Me: I'd love for my readers to "get to know you" a little better. What are three of your favorite things to do?
Vicki: I am down to one pony, Toby, which my eight-year-old foster daughter and I purchased at an Amish auction this summer. We enjoy driving him around in the pony cart. I enjoy having children over to help take care of the pony and learn how to harness him for driving.

I used to be a jogger, but now enjoy walking, hiking, and biking. I work as a freelance web designer and computer programmer. I love that combination of logic and creativity, and it allows me to work from home on my own schedule. I wouldn't call myself a nerd though. I definitely view the computer as a creative tool rather than an entertainment device. My mind is like an idea factory. Sometimes I feel bombarded with all the ideas I have for projects - more than I'll ever be able to accomplish in this lifetime.

Me: Would you please share your salvation testimony with us?
Vicki: I grew up in the 70's, when the women's liberation movement was really taking off. It all sounded great to me at the time. In a class of about one hundred at the public high school I attended, there was only one student that I would have identified as a Christian. She never witnessed to me, but the fact that she was willing to be different stuck in my mind. It was an atmosphere where what was wrong was made to seem good, and what was good was made to seem wrong.

I attended a liberal, mainline denominational church - because my mom made me, but the gospel was never clearly or strongly presented. I didn't see anything different in the lives of the people who attended there. I went through the membership class at age eleven or twelve because that was the thing to do in that church. I thought I would feel something different after joining the church, but I didn't. If anyone had asked whether I was a Christian, I would have said yes, but there was no certainty. That experience left me feeling empty and confused. Was that all there was to Christianity? 

Ironically, the few people in my life who I was reasonably sure were Christians, never spoke to me about it. Outwardly, I was a kind, sensitive person, so I guess they equated that with Christianity. Inside, however, I felt lost and unloved. I floundered my way through my early to mid-twenties, half-heartedly seeking God, but never fully committing to him. Looking back, I realize that God had His hand on me from a young age, and it was His steering and nudging that kept me from going too far astray.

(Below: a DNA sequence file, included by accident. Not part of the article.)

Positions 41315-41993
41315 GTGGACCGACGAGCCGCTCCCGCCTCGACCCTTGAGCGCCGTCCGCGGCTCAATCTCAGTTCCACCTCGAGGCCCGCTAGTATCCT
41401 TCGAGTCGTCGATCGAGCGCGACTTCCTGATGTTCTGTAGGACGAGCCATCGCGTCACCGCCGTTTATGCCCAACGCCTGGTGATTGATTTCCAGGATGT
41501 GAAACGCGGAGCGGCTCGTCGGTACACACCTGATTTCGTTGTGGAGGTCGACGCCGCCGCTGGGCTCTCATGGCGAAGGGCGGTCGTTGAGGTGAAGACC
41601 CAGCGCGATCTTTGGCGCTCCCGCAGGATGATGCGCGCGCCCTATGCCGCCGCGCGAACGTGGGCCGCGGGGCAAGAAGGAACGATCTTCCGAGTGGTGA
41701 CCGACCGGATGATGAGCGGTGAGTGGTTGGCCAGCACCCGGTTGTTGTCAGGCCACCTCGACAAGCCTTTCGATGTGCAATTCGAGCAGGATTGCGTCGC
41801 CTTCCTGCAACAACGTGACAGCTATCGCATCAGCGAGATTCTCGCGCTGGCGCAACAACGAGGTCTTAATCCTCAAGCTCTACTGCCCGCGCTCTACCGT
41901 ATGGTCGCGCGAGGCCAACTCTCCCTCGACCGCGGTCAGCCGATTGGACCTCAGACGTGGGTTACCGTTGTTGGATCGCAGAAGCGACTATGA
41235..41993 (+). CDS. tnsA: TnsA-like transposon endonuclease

At twenty-seven, I was married and expecting my first child. In the months before her birth, I resolved to read all the way through the Bible, for the first time in my life. I didn't understand most of it, but I made it all the way through Revelation before she arrived. God used that baby girl to finally break down the barrier that surrounded my heart. That might sound strange, but it makes sense. After all, He showed His love for all of us in a similar way - by sending a baby Boy to Bethlehem. 

Suddenly, my whole world was different. Things that had seemed right to me before, I knew were wrong. I had a fire and passion for God and His word. I began reading my Bible, not because of some resolution I had made, but because I wanted to - and it was beginning to make sense!

Soon after that, I went back to the church I'd grown up in, excited to tell those people that there was more to Christianity. I begged the pastor to start a Bible study, but he refused. He actually told me that my experience was just emotion and it would pass. Thirty years later, that fire for God and His word has only grown stronger.

I've often wondered why no one witnessed to me when I was younger. I was a lost and lonely girl, seeking a true relationship with God. If someone had reached out to me then, it might have kept me from making some costly mistakes in my life. That's part of the reason why the books in the Sonrise Stable series have explicitly Christian messages. As a young person, I was aching to know truth, and no one would share it with me. I don't want to make that same mistake. As an author, I don't have anything better to offer young readers than the eternal truths found in God's word.